Campuses are incredible places. The University of Oregon is an invaluable resource to our community. It is the single largest employer in Eugene and is a strong magnet for attracting the best and brightest to our city. As a living repository for the history of this region, the university inspires students to shape the future armed with the knowledge, experience, and curiosity that are hallmarks of UO grads.
Planning ahead (with built-in flexibility for unknowns) allows us to make informed decisions to:
- Make the most efficient use of our limited and precious land resources.
- Make buildings that work well and are a joy to inhabit.
- Preserve and expand upon the beautiful campus we have inherited from those who labored for over a century to build and nurture it.
- Create opportunities we cannot imagine now for those who come after us.
A failure to plan would likely result in a squandering of our land, poorly conceived, unloved buildings, ugly vistas, and a lack of options for those who come after us.
We felt compelled therefore, to analyze the planning tools and resources we have now, and the needs that we may have to accommodate in the future. Through the Framework Vision Project, we engaged third party experts to give us their objective opinions. Now we need to come together as a community of people (who care deeply about our university and our city) to consider their recommendations and decide how to move forward.
The goal of the UO Campus Physical Framework Vision Project (FVP) was to create a comprehensive physical framework vision of open spaces and buildings, which will bring greater specificity to the Campus Plan, better inform decisions on how to accommodate growth and change, and preserve the beauty and functionality of the campus. The final product of this study is a document intended to supplement the Campus Plan.
The project evaulates the open-space framework, indicates where uses should occur, considers design areas and/or use zones and densities within campus, specifies the placement of future buildings relative to open-space areas, and suggests further development and improvement of open spaces and open-space components.
An appointed 14-member Advisory Group provided guidance to the UO Campus Physical Framework Vision Project, along with input from other advisory groups such as the Campus Planning Committee and the Space Advisory Group. UO Campus Planning staff managed the project and professional consultants executing the FVP work program. Campus planner and landscape architect Robert Sabbatini, AICP FASLA led the consulting team with landscape architects, designers, architects, and campus planners from PLACE studio and Perkins+Will.
Final Framework Vision Project Report
- Board of Trustees Presentation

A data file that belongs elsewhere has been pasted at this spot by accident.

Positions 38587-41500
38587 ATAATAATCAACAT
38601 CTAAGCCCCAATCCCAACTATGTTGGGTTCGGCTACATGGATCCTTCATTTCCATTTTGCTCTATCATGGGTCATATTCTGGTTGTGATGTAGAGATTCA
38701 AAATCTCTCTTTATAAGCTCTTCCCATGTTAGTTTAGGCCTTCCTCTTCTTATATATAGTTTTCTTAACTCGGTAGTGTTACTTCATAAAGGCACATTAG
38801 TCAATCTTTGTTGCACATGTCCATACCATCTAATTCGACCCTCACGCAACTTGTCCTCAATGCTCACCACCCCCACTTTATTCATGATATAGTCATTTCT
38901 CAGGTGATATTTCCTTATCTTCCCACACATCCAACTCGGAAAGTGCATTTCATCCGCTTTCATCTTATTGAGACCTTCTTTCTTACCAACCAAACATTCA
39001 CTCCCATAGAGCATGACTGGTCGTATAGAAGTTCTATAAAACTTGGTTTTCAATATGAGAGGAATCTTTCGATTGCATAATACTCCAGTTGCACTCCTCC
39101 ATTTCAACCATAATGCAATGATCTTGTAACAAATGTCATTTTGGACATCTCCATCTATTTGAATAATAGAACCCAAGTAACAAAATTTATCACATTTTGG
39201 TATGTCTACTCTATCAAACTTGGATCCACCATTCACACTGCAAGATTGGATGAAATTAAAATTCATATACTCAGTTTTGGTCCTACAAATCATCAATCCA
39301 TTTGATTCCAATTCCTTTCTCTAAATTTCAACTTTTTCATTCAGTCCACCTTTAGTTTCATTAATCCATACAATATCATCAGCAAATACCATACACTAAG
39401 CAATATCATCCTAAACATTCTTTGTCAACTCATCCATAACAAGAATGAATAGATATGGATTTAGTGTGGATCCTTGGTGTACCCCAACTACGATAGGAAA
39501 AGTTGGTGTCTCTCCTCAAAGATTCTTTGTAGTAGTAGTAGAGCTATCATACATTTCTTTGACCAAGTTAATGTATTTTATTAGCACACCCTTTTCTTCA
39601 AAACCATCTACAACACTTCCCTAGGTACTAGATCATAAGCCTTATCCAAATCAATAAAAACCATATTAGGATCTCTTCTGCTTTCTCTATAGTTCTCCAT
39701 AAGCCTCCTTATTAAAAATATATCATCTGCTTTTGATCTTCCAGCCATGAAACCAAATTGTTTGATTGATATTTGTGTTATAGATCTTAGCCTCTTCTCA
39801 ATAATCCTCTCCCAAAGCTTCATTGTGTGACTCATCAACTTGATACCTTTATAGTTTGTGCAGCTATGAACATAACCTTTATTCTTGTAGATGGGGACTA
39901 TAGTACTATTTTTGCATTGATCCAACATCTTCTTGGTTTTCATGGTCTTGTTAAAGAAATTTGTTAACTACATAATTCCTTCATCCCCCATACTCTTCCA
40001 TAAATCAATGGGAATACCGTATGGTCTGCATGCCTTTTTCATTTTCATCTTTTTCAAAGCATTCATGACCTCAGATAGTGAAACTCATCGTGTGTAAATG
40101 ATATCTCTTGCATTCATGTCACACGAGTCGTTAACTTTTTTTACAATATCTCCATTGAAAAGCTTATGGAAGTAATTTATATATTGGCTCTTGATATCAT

- Campus Physical Framework Vision-One Pager
- Principles Values and Themes
- My Campus Survey Results
- My Campus Survey Results Pamphlet
Frequently Asked Questions
- Infill opportunities exist in the established areas of the campus, achievable without compromising the campus’s beauty and function.
- Land north of the railroad tracks is only needed for playing fields.
- While the university needs some of the area in North Design Area between the railroad tracks and Franklin Boulevard, a large portion of the land is not needed to meet the 34,000 student enrollment. This may offer a significant opportunity to the university for partnerships or as a land bank for unforeseen future program needs.
- Only a minor portion of the Walnut Station area (Romania etc.) is needed; it too offers a significant opportunity.
- Building north of Franklin Boulevard will initially challenge the culture within and among departments; this will be remedied over time as the area develops.
Campus Framework Findings
- Open space and connectors are the key elements of the campus framework.
- The campus framework will create a cohesive campus as the university expands north and east from its historic core.
- The university needs to present a positive image along the campus edges and corridors.
- Opportunities exist to create pedestrian-first zones on E13th and 15th Avenues.
- Creating a large Heart-of-Campus space will generate a shared focal point for the campus community.
- Safely crossing Franklin Boulevard is a challenge.
- The majority of the UOCPFV can be assimilated into the existing Campus Plan, guided and enforced using that policy document.
- There are minimal funds for open space improvements.
- Moving to structured parking to create pedestrian zones, open space and building sites is an essential and expensive strategy that lacks a funding source.
- Additional analysis is needed to guide implementation, especially in the area of transportation and parking.
- It may be possible to create a park-like setting at the river's edge in coordination with neighboring properties.
As explained in the Campus Plan - the university recognizes the need to respond quickly to emerging opportunities for facilities improvements, but also emphasizes long-range planning and the importance of maintaining continuity in development decisions over time. A shared vision ensures that every change, big or small, will lead the university toward a unified and successful campus design.
Site Selection Studies
For additional information on the UO Campus Physcial Framework Vision Project, contact:Eleni TsivitziPlanning Associateeleni@uoregon.edu541-346-5024